The $38 billion in spending cuts agreed to last weekwon't prevent this year's budget deficit from setting another record high, estimated at $1.5 trillion.
Most of the agreed-to spending cuts either affect only future budgets or amount to accounting gimmicks that won't reduce actual spending.
The Treasury Department reported Tuesday that the deficit already totals $829.4 billion through the first six months of the budget year — a figure that until 2009 would have been the biggest ever for an entire year. For March alone, the government ran a deficit of $188 billion.
The spending cuts nearly forced a government shutdown and were ultimately touted as the largest-ever for a single year. But David Wyss, chief economist at Standard & Poor's in New York, said the spending cuts amount to a "rounding error" in this year's deficit.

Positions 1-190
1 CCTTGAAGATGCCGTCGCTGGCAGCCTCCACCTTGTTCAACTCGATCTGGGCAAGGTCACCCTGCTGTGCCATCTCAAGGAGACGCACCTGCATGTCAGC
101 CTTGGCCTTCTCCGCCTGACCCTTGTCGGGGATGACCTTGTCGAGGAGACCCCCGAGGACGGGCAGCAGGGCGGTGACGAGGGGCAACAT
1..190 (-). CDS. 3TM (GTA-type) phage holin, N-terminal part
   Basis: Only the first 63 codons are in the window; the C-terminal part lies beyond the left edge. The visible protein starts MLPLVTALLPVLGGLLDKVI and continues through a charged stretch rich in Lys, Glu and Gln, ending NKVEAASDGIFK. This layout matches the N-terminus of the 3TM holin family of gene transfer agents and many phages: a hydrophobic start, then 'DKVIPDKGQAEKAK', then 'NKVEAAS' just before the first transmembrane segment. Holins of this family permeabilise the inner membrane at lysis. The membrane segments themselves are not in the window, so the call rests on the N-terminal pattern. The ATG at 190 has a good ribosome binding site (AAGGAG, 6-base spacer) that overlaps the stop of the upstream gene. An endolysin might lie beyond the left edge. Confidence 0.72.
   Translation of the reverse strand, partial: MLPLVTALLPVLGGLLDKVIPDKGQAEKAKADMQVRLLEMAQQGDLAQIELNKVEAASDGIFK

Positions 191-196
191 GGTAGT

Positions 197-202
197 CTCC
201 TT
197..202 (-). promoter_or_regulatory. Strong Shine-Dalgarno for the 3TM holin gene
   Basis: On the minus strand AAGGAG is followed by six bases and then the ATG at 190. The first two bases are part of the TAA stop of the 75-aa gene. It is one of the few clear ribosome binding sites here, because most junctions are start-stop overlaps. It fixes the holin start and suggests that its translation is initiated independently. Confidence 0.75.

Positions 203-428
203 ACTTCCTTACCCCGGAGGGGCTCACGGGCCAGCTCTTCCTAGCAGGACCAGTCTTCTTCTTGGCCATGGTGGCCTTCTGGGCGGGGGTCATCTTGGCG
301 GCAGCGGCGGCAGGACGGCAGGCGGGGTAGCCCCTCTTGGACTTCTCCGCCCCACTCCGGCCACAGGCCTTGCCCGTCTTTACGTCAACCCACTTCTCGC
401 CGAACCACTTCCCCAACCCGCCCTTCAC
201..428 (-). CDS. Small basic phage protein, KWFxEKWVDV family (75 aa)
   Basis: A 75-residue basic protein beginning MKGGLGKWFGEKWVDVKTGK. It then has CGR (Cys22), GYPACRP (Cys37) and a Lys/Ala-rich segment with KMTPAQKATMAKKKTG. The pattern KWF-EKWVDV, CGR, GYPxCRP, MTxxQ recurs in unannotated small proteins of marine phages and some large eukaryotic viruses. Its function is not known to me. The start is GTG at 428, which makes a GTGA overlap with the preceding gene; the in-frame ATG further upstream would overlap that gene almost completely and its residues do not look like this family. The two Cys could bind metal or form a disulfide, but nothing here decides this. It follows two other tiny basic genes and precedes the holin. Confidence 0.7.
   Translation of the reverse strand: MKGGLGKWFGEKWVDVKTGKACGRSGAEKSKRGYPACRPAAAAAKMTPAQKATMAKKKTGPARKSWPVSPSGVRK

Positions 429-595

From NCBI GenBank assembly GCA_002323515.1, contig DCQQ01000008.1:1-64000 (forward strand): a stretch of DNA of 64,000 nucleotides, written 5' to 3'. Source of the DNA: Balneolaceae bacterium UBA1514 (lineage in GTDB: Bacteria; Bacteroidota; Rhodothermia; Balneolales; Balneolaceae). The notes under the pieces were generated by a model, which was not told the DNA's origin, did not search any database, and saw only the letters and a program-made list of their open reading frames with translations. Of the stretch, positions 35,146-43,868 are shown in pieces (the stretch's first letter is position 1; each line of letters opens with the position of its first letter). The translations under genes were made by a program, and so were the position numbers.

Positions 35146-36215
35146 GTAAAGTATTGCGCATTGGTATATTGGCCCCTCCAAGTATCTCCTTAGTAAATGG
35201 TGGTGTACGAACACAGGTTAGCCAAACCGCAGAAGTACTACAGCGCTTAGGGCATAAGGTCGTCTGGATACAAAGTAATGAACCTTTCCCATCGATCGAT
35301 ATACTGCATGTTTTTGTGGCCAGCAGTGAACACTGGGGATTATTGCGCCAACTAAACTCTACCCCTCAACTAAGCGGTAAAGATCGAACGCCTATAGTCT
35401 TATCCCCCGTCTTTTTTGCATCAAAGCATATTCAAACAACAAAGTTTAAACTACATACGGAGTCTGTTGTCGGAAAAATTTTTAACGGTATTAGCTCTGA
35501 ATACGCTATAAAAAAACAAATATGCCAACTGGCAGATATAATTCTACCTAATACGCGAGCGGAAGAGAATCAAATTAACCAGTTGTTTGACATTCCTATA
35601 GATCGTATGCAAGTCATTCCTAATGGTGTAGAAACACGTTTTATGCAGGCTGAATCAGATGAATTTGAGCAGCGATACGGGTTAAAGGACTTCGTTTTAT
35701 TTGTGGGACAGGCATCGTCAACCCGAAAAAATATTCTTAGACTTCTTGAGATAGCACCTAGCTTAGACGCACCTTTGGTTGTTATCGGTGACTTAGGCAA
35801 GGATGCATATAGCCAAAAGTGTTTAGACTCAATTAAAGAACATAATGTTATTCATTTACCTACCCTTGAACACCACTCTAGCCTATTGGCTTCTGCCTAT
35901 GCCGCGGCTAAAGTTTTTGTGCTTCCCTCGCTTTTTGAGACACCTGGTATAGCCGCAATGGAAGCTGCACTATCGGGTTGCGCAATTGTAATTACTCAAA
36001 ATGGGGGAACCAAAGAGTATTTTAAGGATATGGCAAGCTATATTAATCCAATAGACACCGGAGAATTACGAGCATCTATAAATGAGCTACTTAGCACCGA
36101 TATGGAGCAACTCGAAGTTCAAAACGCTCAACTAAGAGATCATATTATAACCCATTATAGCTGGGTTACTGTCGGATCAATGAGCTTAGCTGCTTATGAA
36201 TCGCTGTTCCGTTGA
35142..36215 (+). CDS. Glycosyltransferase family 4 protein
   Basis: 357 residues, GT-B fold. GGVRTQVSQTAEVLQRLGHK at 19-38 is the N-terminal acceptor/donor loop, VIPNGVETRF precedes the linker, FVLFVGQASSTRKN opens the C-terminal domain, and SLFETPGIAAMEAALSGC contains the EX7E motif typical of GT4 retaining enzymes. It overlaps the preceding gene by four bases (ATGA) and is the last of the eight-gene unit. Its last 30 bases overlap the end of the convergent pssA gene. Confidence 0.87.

Wyss expects the deficit will surpass the record of $1.41 trillion hit in 2009.
The nonpartisan Congressional Budget Office raised its estimate earlier this year from $1.1 trillion to $1.48 trillion. It said the tax-cut package that includes a one-year reduction in the Social Security payroll tax would add $400 billion.
Still, the record deficit is likely to give Republicans more leverage in future spending debates, starting with the upcoming vote to raise the government's borrowing authority above $14.3 trillion.